This is working towards objective 1 and 4.
In support of my research and prototyping work to date surrounding the ideas of Instagram and blogger culture, I wanted to support this further with literature on such rise in phenomenon, as I feel as though I have looked at this subject matter more theoretically and practically, to date opposed to in regards of literature. Blogging culture has encompassed topics discussed throughout my Instagram Post project using a critical-design theory approach to stimulating opinions and provoking thoughts based on assumptions of the industry.
I feel that the texts and information shown below evidence the rise in blogging culture within the fashion and beauty industries, hence why choosing such subject matter to be discussed.
The following extracts of literature taken from ‘Fashion and Celebrity Culture’ by Gibson, F (2012), summarises how bloggers have now almost gained celebrity status in some cases, and in return the media has “adapted to [this] and reflect the world of celebrity dominance” (p.126). In addition, it is noted that, “in an era of endlessly circulating images of young women, largely presented directly to and looked at by other young women, the traditional theoretical arguments of the ‘the gaze’ (Berger 1972; Mulvey 1975; Doane 1982) are no longer relevant; they depend upon the presented dominance of the male gaze behind a camera” suggesting that the one in charge of critique and judgement has changed to become more broad and general in a sense of men and women – “Mulvey’s original argument that men and women are looked at – while battered by barrage of critique … still stands, albeit with a few bullet holes through it, in the world of fashion [and beauty]” (Edwards, 2010, p.156). This has been seen throughout my research and practical work to date looking at the impacts of social media of those who post the photos causing ‘cheapened experiences’ and competitive behaviour between social groups in order to find their social identity and feel confident with their self-perception. This has also been heavily reflected through my practical work aimed at unravelling Bem’s (1972) self-perception theory in relation to my practice and research question. The idea of judging our self-perception based on third-party views is resonant within blogger culture, relating back to the comments surrounding the gaze noted by Gibson, F (2012) showcasing how these theories are intertwined in regards to Instagram for example, having a International affect and impact upon viewers/followers.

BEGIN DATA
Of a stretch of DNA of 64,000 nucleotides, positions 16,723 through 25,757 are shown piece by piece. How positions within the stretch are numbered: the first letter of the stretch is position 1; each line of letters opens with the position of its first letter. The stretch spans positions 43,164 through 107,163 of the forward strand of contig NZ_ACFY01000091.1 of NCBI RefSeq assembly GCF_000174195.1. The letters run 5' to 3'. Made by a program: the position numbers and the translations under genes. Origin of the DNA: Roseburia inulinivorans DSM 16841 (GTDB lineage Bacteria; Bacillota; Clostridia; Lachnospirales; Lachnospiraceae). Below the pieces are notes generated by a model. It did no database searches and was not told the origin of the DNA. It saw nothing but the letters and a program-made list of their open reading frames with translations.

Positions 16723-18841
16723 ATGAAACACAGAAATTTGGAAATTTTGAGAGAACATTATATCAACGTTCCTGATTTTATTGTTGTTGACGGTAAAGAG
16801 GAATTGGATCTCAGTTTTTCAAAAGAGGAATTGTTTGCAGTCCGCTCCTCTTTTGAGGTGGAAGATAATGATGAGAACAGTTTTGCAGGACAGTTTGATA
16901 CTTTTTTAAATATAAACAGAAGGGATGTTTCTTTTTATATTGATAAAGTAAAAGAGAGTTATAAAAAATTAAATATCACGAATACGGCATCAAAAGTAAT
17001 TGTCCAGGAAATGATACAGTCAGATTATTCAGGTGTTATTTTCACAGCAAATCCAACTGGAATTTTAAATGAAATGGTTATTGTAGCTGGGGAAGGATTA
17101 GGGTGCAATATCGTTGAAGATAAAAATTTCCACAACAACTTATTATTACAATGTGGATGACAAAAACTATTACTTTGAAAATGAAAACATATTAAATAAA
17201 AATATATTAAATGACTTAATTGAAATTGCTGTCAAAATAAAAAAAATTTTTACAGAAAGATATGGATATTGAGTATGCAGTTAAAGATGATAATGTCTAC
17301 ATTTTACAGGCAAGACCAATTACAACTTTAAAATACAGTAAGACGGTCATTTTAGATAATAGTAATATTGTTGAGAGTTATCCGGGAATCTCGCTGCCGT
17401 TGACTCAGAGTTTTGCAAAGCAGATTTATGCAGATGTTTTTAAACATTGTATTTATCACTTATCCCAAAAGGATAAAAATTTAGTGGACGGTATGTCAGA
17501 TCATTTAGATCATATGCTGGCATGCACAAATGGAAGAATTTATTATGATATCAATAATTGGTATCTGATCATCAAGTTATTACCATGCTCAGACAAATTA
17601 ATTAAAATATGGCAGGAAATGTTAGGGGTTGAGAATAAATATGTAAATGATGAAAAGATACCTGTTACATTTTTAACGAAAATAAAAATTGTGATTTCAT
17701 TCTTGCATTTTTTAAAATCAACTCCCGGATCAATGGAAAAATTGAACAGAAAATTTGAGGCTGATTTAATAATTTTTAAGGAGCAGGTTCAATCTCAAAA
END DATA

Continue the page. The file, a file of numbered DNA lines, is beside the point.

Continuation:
The below also summarises what I have noted throughout my report and research to date in the sense that, the internet and social media allows for instant access for one to be apart of a community, opposed to ‘viewing it’ only as in magazines (Gibson, F, 2012, P.135).